Wednesday, December 12, 2012

Utility to verify wipe/erase of hard drive

I was recently looking for a utility that I could use to efficiently verify the wiping of various types of hard drives. While there are many tools out there to perform a wipe or erasure of a hard disk, I really could not find many utilities that let me validate the erasure with some know technique.

For example, EnCase has a wipe disk function under the tools menu. Part of that process is to verify the wiping of the disk, but it's kind of a "black box" in that you really don't know what its doing to verify it. It either says verified or not. Many other tools do this same thing. They run some type of verification process but the technical aspects of what exactly its doing is somewhat of a mystery. I understand that there has to be  a certain amount of trust that we put into the tools we use, but we also need to validate our tools periodically.  If I plug in a drive and push a button and 30 minutes later the LCD says "wipe complete", I need to know that its doing what it says. You should be cross-validating all of your forensic tools on a periodic basis (once a year, major releases, etc.)

With the different types of drives commonly available today (magnetic spinning vs SSD), I wanted a quick, easy, understandable tool that I could use to verify the erasure of data from a drive. I wanted to use a tool where the technique used to verify it was understandable and verifiable so if I was using it to validate another tool, I was not relying on one "black box" to validate another "black box".

I finally settled on using a utility that calculated a sum of all bits on the drive. commonly referred to as a modulo sum or BSD checksum, it simply takes each byte on the disk and adds them together. at the end of the process, if your sum equals zero, then you can be assured all the input values were zero.

When searching for Windows GUI applications hat performed this checksum, I was disappointed to find only a few that performed this sum operation. Most did hashing and used algorithms that cannot be used for different sized disks.

I ultimately chose the BSD "sum" program (run in a Linux distro). One of the main reasons was the source code for that program is available via GPL and you can easily read and understand what its doing:

FILE *fp;             /* The file handle for input data* /
int ch;               /* Each character read. */
int checksum = 0;     /* The checksum mod 2^16. */

while ((ch = getc (fp)) != EOF)
    checksum = (checksum >> 1) + ((checksum & 1) << 15);
    checksum += ch;
    checksum &= 0xffff;       /* Keep it within bounds. */

Furthermore, since the source code is available, I was able to modify the code to print out the location on the disk where it read any value that was not a zero value. That way when the sum process was done, I could m, manually go to that portion of the disk and look exactly where the non-zero data was.

I would love to hear what other people are using to validate the wiping process and why?

(sorry, you have to have/create a blogger account to comment, anonymous spamming was getting out of control. You can email me your comments directly at lance (@) if you wish and I will add your comment.)

Wednesday, August 15, 2012

EnCase EnScript to verify LEF collection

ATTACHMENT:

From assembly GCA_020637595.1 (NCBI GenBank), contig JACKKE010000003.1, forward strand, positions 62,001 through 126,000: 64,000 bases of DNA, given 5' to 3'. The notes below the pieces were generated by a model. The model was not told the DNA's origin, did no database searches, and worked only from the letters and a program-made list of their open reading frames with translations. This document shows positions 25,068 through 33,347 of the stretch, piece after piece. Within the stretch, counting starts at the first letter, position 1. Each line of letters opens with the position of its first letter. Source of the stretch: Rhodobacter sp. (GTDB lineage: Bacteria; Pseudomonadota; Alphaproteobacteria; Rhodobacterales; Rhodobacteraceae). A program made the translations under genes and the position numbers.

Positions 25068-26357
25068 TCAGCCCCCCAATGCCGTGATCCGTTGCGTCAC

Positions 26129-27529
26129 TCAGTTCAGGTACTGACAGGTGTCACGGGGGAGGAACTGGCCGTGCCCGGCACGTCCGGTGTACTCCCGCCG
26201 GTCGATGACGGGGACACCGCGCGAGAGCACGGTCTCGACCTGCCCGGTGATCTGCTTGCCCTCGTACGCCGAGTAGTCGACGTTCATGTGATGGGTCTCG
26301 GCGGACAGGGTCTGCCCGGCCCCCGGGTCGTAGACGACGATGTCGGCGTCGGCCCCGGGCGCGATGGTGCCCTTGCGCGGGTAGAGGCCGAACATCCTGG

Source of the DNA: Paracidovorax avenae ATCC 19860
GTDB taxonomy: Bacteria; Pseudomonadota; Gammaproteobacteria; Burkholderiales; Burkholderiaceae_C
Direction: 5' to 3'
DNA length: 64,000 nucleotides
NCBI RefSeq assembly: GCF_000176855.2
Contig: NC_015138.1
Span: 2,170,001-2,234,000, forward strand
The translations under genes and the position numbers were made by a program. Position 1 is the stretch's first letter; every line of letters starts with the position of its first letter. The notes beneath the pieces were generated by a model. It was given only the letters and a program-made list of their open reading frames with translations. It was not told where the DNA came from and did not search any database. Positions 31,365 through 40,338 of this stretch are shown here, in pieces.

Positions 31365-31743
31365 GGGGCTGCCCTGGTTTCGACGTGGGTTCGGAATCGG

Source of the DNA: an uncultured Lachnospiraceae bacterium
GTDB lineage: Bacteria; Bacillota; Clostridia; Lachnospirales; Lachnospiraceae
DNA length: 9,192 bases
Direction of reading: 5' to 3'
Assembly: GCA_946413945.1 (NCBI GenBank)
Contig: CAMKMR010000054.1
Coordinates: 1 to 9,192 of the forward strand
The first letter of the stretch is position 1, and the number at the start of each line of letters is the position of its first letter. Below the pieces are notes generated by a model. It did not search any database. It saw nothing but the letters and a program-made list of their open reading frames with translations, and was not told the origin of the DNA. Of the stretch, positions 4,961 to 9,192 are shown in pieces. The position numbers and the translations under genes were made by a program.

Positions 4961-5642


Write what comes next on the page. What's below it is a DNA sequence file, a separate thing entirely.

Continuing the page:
I recently received an email from an old colleague Brian Olson. He wanted to share a recent EnScript he wrote and provide a detailed description in case others find it useful:


One of the alternative methods of preserving digital evidence with EnCase is through an EnCase Logical Evidence File (LEF). Logical Evidence Files allow the examiner to preserve only the selected files from digital evidence, reducing the amount of data copied from a system while continuing to maintain the metadata and defensibility of the specific files preserved. 

LEFs are great alternatives in cases where a full disk image is not a viable option or it is not necessary to preserve the entire source device. Other EnCase products, such as eDiscovery and CyberSecurity rely on the LEF format to preserve digital evidence. Products like Symantec's Clearwell eDiscovery platform can process EnCase LEFs which helps maintain the file system metadata of the digital evidence from collection through processing and culling. An Examiner can also choose to use LEFs in situation where they are have large volume of data, such as a large file share, but only need to preserve a small portion of allocated data as evidence, like a specific user's home folder. Also, I find LEFs useful for extracting and transporting Malware, as AV will not try to clean a compressed LEF file. 

So what is a LEF and how does it work? LEFs differ from an EnCase Evidence File (E01) in that the LEF format only preserves the specific items identified by ether an Examiner or EnScript. When digital evidence is preserved into a LEF, each individual item can be MD5 HASHed and recorded. To further confuse the audience, LEFs can not only preserve files, but can also preserve data from other EnCase sources such as Records and Snapshots. For example, EnCase eDiscovery will preserve E-Mail from an e-mail source (i.e. Exchange) into a "Records LEF." 

However, there are some important things an examiner must understand about EnCase LEFs and their limitations. When EnCase preserves files into a LEF, only the allocated space of the selected files is preserved. This means the slack space or initialized space of the target files will be excluded from LEFs (possible with an EnScript?).

When EnCase verifies a LEF, it is validating the recorded MD5 HASH of each individual item with the items current HASH value, along with the CRC for each block in the LEF. There is no real HASH for the entire LEF, as we are used to seeing with full disk images. EnCase will report discrepancies through a dialog for CRC errors or by placing an astrik (*) next to the HASH in the entries pane for each item has a mismatched HASH.

Unfortunately, there is no report that an Examiner can export which explicitly says the items in a LEF passed verification and are valid. To assist with documenting the validity of of items preserved into LEFs, I've written an EnScript for verifying data collected in LEFs. The EnScript simply compares the MD5 hash of each individual file and records the results into a Date Stamped CSV file.

During the verification process, results are output to the console. A Final Report is including in the console upon completion of the job which details the specific LEFs that Passed / Failed verification.  Some known limitations of this EnScript is that it cannot verify EnCase Evidence Files (E01) or LEFs where the contents of files were excluded (Zero-Byte LEFs). 

Please send bug reports to dbrianolson (at)